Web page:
• BARCS is incredible! I was thrilled to see how many animals were finding homes yesterday. Could one of you post about how volunteers can get involved? I’m guessing many folks who read this will want to help, though I’m unable to at this time.

  3. Well, if there is anyone who routinely bikes the trail and could feed on a certain day, that would be a help. I think two different people are splitting feeding duties right now.

    Seven of the cats have been TNRed (TNR = trap/neuter/return, the cats are fixed and vaccinated, and their left ear is “tipped,” and then they are put back). TNR is generally done for feral cats so they can continue to live wherever they are without causing a kitty explosion through uncontrolled breeding. (Community Cats Maryland — http://www.communitycatsmd.org — is a great place to learn about TNR.) Many of these cats are not feral at all, but at least this way they are fixed and vaccinated until we can find a place for them to go.

    And that’s the final, most important way people could help — by fostering or adopting one of these guys. BARCS is drowning in cats right now and will not be able to take them in anytime soon… at least, not without having to euthanize another needy cat to make room. 😦 Maybe after kitten season calms down a bit, they’ll have space. But it would be better to get the really friendly ones into adoptive/foster homes sooner rather than later… since this is Baltimore, and friendly cats can become victims of unfriendly people who like to set animals on fire and lovely stuff like that. :p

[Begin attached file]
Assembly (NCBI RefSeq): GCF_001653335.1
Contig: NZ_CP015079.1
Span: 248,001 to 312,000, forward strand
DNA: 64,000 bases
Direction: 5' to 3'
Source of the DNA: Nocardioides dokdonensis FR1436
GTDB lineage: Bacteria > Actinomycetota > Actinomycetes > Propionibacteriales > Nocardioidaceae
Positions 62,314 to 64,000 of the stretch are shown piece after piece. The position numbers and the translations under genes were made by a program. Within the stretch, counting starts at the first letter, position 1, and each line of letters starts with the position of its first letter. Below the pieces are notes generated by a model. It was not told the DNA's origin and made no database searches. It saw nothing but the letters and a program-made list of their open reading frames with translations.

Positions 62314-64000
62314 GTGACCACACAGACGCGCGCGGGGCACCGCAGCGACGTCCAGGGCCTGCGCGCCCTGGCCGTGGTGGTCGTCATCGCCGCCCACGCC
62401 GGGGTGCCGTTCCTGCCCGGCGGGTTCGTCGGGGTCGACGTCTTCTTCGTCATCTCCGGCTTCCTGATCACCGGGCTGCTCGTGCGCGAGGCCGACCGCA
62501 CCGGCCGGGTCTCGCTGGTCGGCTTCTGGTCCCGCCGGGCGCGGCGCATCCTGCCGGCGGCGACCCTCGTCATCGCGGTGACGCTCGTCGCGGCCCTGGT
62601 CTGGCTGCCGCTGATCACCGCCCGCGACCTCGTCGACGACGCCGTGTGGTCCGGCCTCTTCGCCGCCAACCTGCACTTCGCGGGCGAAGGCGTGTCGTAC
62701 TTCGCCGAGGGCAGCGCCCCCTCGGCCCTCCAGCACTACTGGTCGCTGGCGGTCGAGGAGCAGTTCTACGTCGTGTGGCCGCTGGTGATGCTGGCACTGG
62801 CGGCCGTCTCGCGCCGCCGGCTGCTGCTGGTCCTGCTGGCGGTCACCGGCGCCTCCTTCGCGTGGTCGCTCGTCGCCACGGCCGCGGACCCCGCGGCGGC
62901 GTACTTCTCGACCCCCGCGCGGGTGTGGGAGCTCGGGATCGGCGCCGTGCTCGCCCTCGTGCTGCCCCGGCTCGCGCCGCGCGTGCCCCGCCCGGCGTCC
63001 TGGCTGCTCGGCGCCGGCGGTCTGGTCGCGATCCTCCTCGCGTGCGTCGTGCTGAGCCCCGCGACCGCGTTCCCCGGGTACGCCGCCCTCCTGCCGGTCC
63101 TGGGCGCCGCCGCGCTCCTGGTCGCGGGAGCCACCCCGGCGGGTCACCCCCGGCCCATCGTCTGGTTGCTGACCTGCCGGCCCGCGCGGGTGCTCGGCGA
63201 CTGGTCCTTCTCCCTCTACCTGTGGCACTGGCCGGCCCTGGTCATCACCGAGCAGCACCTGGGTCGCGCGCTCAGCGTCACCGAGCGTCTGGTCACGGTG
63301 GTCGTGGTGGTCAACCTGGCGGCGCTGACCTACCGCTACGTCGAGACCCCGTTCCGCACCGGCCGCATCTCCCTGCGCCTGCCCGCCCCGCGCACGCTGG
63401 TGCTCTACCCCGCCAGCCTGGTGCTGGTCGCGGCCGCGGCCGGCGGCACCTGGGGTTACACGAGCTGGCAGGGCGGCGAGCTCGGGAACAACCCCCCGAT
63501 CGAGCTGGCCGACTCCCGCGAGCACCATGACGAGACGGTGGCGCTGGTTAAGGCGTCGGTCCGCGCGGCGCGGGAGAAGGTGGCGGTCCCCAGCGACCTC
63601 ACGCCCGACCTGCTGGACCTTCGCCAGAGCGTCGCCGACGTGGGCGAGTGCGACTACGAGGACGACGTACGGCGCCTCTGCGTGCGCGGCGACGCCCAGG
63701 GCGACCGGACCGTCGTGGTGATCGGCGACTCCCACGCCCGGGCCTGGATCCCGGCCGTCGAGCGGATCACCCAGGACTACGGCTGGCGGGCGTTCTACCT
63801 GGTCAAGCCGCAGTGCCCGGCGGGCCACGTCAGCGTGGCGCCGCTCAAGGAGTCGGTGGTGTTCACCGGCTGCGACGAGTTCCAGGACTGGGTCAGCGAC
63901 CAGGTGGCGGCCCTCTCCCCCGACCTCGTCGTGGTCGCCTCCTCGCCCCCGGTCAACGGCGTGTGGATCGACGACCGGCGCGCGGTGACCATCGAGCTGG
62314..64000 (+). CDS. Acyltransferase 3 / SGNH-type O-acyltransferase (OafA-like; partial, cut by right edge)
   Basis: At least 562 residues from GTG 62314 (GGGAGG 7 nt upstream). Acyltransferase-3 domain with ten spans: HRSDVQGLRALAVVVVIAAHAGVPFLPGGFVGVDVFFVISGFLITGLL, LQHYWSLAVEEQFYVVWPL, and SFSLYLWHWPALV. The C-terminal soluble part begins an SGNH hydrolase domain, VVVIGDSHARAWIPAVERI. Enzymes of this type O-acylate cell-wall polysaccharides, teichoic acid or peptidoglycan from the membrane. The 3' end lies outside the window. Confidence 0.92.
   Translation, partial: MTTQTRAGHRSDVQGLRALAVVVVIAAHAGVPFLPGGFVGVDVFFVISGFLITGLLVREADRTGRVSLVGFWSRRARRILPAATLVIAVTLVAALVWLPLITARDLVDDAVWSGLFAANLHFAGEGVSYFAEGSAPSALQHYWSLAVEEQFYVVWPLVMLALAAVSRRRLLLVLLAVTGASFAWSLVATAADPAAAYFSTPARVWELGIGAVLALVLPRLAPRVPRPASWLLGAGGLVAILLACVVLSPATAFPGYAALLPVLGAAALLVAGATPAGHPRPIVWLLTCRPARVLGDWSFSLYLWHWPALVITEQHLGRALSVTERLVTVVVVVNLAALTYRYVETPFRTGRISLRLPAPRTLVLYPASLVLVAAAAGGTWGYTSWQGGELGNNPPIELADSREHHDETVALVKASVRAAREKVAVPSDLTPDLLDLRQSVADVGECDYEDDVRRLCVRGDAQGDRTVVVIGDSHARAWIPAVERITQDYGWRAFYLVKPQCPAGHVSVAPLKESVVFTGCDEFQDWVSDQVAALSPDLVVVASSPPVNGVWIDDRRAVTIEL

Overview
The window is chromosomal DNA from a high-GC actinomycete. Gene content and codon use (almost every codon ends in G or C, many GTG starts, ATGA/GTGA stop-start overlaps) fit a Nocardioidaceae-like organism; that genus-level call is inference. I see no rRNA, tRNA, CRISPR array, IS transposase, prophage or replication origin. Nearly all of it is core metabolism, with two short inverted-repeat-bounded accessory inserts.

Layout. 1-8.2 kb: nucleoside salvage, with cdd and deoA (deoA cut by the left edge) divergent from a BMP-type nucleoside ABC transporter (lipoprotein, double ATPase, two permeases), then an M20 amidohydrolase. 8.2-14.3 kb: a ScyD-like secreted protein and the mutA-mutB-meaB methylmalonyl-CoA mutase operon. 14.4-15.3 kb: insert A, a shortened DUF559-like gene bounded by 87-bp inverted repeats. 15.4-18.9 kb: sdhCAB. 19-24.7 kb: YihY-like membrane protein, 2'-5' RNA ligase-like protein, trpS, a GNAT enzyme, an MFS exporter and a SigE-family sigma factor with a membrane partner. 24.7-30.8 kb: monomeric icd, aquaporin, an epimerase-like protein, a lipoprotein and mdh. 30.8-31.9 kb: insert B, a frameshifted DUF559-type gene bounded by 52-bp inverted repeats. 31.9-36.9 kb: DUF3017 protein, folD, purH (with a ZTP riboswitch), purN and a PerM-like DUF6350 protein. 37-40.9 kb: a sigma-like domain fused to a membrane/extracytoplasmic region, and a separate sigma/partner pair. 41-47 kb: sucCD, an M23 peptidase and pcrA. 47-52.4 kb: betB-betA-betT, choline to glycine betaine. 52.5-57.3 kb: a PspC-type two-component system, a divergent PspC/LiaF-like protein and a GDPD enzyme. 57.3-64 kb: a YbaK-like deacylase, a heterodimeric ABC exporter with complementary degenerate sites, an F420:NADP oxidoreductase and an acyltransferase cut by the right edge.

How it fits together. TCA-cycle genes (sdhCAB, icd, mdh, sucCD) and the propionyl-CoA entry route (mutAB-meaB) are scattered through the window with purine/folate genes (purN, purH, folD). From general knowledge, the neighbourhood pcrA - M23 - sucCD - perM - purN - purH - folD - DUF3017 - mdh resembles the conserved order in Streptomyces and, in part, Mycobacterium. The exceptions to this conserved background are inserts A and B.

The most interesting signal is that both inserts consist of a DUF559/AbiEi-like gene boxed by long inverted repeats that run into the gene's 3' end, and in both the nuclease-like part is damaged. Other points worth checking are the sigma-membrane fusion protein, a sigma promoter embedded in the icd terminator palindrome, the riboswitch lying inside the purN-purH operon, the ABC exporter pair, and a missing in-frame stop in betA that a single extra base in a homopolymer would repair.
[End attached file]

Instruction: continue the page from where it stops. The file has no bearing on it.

The cats will all be fully vetted (OK, that’s one other way people could help… donations toward vet care!), and these guys were almost all pets at some point and will be perfectly happy to live indoors again! Two very friendly kittens about 3.5 months old are already in foster care and will be ready for adoption after they get fixed this weekend.

    I’m only peripherally involved, but am happy to hook up anyone who wants to help… there may be upwards of 30 cats here, and even going through the low-cost feral cat clinic at BARCS, where the cats can be TNRed for only $20 apiece, that’s $600! And doesn’t include the extra vetting that the friendly ones will need to be adoptable.

    I’m going to see if we can set up a Facebook page for them, to make it easier to “advertise” them and solicit help, but in the meantime, anyone interested can email me at eharty *at* gmail.

  4. Hey, we REALLY need help fostering these cats… a bunch of them have been spayed/neutered already, and they are all VERY friendly and want to stay inside! Three volunteers are currently fostering a total of seven cats, but we can’t take in any more until these get adopted. We need more fosters… or adopters!

    Currently looking for homes, all fixed/vaccinated and friendly:

    3 three-month-old kittens
    Adult black male, front declawed
    Brown tabby male
    Brown tabby male (FIV+)

    And also a gray tabby and a buff tabby, both males who were fixed yesterday. No foster home currently available, will be put back on the trail if no foster can be found.